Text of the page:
Making the Most of Late-Seeded Winter Wheat

Challenges with getting this year’s canola crop off the field are shortening the window for seeding winter wheat.

While canola stubble is the preferred seed bed for winter wheat, a delayed growing season and untimely rains over the last few weeks have resulted in canola harvest running later than normal in much of Western Canada.

While late August to early September is the ideal time for planting, Ken Gross, agrologist with Ducks Unlimited, says there are some steps you can take to increase the prospects for a late-seeded winter wheat crop. Those steps include seeding slower to ensure uniform depth, the use of seed treatments and seeding at higher rates to reduce tillering.

Related: Bump Winter Wheat Seeding Rates as Fall Progresses

He notes there have been some winter wheat acres seeded in Western Manitoba and Eastern Saskatchewan — fields that were out of production this year due to flooding in spring and early summer.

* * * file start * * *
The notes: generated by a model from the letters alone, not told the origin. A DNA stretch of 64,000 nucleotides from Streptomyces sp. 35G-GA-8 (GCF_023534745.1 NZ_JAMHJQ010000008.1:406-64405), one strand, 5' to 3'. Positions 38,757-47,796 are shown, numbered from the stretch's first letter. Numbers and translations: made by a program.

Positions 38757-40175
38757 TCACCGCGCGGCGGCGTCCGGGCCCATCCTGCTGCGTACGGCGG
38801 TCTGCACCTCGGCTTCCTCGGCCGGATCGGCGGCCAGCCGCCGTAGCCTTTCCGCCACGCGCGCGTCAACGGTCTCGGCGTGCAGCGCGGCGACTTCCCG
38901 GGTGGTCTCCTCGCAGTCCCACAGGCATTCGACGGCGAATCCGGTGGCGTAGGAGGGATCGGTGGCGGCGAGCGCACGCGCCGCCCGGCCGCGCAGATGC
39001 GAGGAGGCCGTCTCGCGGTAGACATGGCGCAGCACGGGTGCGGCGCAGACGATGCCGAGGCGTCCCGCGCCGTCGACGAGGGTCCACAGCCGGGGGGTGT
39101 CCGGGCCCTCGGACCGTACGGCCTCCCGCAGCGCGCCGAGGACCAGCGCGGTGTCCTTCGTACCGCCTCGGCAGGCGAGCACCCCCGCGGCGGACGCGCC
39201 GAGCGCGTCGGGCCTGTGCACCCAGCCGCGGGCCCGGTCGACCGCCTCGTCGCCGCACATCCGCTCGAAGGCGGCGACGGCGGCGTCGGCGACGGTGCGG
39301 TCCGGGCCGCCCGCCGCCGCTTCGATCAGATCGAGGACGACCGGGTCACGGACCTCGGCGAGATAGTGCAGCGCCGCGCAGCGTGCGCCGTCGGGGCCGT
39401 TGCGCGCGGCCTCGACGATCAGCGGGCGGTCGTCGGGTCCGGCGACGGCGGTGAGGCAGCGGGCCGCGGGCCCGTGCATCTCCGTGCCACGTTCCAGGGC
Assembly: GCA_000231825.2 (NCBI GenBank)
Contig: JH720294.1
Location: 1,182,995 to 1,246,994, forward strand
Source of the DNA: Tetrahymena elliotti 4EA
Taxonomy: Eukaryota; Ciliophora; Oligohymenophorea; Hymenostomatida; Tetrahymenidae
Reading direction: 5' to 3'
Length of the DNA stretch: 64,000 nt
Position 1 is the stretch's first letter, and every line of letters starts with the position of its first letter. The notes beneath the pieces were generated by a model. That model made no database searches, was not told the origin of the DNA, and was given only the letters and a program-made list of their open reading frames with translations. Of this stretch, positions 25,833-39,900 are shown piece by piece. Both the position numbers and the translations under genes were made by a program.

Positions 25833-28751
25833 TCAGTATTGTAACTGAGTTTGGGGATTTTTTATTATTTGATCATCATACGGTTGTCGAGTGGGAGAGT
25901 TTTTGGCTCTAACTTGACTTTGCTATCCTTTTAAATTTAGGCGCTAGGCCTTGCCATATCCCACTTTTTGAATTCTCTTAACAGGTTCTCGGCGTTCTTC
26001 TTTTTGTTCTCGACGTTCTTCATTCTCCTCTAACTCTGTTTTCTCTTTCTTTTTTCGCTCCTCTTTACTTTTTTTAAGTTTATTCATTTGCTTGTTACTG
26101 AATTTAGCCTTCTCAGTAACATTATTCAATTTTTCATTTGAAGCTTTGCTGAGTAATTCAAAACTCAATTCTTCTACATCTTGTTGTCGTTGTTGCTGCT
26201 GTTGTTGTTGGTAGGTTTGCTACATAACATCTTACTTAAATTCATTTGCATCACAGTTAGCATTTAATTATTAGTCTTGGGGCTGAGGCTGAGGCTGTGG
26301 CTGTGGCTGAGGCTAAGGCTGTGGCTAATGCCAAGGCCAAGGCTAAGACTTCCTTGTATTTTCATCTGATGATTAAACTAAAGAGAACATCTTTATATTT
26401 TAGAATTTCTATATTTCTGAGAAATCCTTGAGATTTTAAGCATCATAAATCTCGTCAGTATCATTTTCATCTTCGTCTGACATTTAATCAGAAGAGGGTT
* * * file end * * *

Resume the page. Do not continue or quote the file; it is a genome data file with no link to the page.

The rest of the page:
Some growers may also be reluctant to grow winter wheat after problems with high disease levels in this year’s crop. Gross notes there are some new varieties coming forward — and management practices now at seeding — that can reduce the chances of losing yield to fusarium head blight next year.

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Kelvin Heppner

Kelvin Heppner is a field editor for Real Agriculture based near Altona, Manitoba. Prior to joining Real Ag he spent more than 10 years working in radio. He farms with his father near Rosenfeld, MB and is on Twitter at



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